Sen. Orrin Hatch (R-UT) spoke on a conference call with bloggers today, primarily on the topic of the tax increases that will hit on Jan. 1 unless Congress extends the lower rates enacted in 2001 and 2003. Among other issues that arose were the Employee Free Choice Act, the potential of a lameduck session of Congress, and President Obama’s recess appointment of Dr. Donald Berwick to head the Centers for Medicare and Medicaid Services.
Sen. Hatch noted that President Obama made the recess appointment before there had even been a committee hearing on Berwick’s nomination, and then, after the appointment, nominated Berwick again. Hatch obviously saw a similarity with the handling of the nomination and subsequent recess appointment of Craig Becker, an SEIU and AFL-CIO counsel, to the National Labor Relations Board. Sen. Hatch:
They’ve got people on the National Labor Relations Board right now that think they can do though regulation, by the board, that which can’t get through the Senate of the United States of America.
The Senate is not going to give them card check, it’s just that simple. So what are they going to do? They’re going to come up with an approach, or have come up with an approach, that says only those who vote count in the card-check area, or in any other area – in other words, only 51 percent of those who vote, in the whole employment complex.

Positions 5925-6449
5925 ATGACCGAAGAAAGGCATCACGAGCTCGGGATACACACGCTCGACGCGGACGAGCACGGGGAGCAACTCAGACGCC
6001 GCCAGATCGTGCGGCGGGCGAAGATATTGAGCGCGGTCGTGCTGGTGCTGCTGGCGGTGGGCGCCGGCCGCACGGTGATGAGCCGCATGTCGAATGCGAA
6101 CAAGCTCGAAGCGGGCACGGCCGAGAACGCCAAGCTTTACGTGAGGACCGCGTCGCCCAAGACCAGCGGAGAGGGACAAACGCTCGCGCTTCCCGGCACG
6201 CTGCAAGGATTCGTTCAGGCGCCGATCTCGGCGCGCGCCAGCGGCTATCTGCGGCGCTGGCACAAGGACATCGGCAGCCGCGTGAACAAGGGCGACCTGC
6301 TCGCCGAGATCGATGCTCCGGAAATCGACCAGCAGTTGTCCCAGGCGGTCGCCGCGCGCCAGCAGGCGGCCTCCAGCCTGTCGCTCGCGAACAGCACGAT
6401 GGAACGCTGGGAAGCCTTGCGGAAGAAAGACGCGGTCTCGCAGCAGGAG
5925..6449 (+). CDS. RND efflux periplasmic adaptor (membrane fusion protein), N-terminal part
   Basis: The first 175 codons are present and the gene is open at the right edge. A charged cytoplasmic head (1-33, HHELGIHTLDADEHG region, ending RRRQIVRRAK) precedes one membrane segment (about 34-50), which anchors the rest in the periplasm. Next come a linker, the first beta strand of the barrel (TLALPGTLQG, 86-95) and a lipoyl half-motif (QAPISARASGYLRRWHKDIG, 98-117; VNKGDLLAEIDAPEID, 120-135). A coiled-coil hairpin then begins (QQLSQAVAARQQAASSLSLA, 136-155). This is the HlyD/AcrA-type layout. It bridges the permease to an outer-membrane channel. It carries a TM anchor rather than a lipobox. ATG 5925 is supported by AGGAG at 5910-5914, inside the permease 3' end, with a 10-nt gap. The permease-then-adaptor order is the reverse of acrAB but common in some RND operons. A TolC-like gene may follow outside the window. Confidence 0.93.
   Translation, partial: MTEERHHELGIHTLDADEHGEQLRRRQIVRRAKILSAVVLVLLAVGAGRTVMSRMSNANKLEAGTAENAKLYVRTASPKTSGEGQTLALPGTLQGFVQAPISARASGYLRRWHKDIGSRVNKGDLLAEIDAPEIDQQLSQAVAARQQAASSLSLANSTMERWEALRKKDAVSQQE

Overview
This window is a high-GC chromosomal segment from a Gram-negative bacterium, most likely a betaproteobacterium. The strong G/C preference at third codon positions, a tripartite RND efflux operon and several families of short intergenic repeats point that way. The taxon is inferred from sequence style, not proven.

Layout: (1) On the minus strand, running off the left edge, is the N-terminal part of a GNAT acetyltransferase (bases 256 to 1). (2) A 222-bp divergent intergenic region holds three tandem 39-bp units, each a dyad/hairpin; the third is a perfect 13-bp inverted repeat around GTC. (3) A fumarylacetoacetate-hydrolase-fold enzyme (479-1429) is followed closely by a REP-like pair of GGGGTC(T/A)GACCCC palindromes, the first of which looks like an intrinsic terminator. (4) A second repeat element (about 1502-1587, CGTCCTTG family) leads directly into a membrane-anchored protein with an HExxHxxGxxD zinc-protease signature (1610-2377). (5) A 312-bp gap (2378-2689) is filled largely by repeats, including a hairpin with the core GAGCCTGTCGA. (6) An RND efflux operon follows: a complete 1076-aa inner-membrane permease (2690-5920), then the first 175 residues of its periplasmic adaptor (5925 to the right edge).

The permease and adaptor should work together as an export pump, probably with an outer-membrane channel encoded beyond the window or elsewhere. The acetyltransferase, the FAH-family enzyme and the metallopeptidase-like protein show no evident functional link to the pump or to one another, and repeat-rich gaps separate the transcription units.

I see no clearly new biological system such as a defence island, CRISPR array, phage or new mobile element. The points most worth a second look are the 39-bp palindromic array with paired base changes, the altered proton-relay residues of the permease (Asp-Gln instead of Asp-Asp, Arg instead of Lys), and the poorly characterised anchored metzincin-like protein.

Now that kind of stuff has never been done before, but they’re doing it.
When they don’t have the ability to do what’s right, they’ll do what’s wrong. And to be honest with you, it’s giving us a lot of fits.
Given the context of the conversation, we took Hatch’s “they” to be the Obama Administration and Senate Democratic allies, supported by Big Labor.
Sen. Hatch is recalling the National Mediation Board’s decision in May to allow a union to be recognized if a simple majority of workers who cast ballots approved. The decision, which applies to workers at airlines and railroads, overturned a 76-year-old rule that governed union elections. The new rules went into effect on July 1, the NMB said in a news release.
The Senator’s comments raised a realistic concern: If one regulatory and quasi-judicial agency with an Obama-appointed majority on its board can make such a radical change in longstanding law, what’s to stop the NLRB from doing the same?
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